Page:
Critical drag is thus a mechanism for resistivity that, unlike conventional mechanisms, is unrelated to broken symmetries. We furthermore argue that an emergent symmetry that has the appropriate mixed anomaly with electric charge is in fact an inevitable consequence of compressibility in systems with lattice translation symmetry. Critical drag therefore seems to be the only way (other than through irrelevant perturbations breaking the emergent symmetry, that disappear at the renormalization group fixed point) to get nonzero resistivity in such systems. Finally, we present a very simple and concrete model -- the "Quantum Lifshitz Model" -- that illustrates the critical drag mechanism as well as the other considerations of the paper.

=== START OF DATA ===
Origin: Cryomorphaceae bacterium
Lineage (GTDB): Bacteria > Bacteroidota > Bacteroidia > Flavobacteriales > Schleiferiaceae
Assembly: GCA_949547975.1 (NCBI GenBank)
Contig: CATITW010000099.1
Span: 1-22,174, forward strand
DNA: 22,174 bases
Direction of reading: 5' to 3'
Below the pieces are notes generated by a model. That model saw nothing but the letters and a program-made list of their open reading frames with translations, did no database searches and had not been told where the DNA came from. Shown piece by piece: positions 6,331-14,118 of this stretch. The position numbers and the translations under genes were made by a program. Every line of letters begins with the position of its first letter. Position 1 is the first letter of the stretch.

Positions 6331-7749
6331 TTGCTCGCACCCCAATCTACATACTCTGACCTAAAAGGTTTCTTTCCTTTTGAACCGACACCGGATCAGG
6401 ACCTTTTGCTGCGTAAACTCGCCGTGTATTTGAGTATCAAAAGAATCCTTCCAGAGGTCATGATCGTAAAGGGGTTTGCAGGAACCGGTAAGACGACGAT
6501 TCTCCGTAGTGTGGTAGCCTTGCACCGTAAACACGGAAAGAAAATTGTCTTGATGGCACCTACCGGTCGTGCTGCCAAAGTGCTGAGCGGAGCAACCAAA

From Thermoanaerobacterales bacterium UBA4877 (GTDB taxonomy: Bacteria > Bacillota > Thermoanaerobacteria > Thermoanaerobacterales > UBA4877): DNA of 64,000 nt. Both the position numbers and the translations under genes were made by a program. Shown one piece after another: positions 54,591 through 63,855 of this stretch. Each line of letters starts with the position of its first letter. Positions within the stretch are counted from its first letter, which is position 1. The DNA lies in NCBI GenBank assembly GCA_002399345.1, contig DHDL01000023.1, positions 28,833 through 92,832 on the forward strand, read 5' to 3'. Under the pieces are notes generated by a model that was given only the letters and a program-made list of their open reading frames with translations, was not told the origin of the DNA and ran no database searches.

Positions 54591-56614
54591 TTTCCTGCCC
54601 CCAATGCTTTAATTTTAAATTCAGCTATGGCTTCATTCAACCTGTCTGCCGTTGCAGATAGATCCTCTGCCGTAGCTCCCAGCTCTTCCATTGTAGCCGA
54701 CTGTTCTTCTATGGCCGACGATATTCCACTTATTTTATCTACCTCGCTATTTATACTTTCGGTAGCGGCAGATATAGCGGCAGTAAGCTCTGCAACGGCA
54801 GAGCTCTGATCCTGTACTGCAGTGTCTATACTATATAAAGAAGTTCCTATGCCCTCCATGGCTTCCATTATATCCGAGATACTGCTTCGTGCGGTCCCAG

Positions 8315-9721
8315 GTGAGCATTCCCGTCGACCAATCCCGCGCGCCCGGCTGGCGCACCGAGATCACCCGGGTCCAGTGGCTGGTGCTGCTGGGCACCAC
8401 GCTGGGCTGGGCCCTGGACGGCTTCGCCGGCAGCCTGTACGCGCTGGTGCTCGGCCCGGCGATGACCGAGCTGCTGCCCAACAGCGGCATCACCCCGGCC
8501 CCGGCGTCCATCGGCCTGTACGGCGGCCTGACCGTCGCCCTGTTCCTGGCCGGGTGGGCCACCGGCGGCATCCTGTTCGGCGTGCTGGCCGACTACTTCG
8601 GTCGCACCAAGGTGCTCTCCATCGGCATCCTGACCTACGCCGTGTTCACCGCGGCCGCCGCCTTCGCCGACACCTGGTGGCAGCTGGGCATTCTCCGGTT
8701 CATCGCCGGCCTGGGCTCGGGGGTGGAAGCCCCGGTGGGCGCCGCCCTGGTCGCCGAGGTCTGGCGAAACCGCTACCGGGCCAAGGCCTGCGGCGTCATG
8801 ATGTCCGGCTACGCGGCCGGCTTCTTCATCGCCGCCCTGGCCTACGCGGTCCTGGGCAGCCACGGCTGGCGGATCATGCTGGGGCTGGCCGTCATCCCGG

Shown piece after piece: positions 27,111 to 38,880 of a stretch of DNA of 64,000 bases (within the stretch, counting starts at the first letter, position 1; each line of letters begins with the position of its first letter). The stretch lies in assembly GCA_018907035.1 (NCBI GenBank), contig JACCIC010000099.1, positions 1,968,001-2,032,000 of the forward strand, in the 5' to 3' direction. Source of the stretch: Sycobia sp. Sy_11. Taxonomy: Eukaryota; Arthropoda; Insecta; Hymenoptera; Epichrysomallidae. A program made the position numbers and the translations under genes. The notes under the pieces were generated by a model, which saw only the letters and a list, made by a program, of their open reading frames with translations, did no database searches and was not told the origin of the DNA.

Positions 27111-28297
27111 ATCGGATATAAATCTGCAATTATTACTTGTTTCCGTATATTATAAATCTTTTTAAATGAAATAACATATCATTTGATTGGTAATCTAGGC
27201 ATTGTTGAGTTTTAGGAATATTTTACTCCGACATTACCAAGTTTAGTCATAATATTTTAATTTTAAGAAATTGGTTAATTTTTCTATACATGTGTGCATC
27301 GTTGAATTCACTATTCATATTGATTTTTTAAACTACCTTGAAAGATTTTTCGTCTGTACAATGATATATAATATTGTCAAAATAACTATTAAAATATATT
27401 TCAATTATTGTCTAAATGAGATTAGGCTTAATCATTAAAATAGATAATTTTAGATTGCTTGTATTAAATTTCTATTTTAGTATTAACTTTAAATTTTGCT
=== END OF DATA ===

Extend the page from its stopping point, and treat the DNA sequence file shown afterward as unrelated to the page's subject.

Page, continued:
The study of topological superconductivity is largely based on the analysis of mean-field Hamiltonians that violate particle number conservation and have only short-range interactions. Although this approach has been very successful, it is not clear that it captures the topological properties of real superconductors, which are described by number-conserving Hamiltonians with long-range interactions. To address this issue, we study topological superconductivity directly in the number-conserving setting.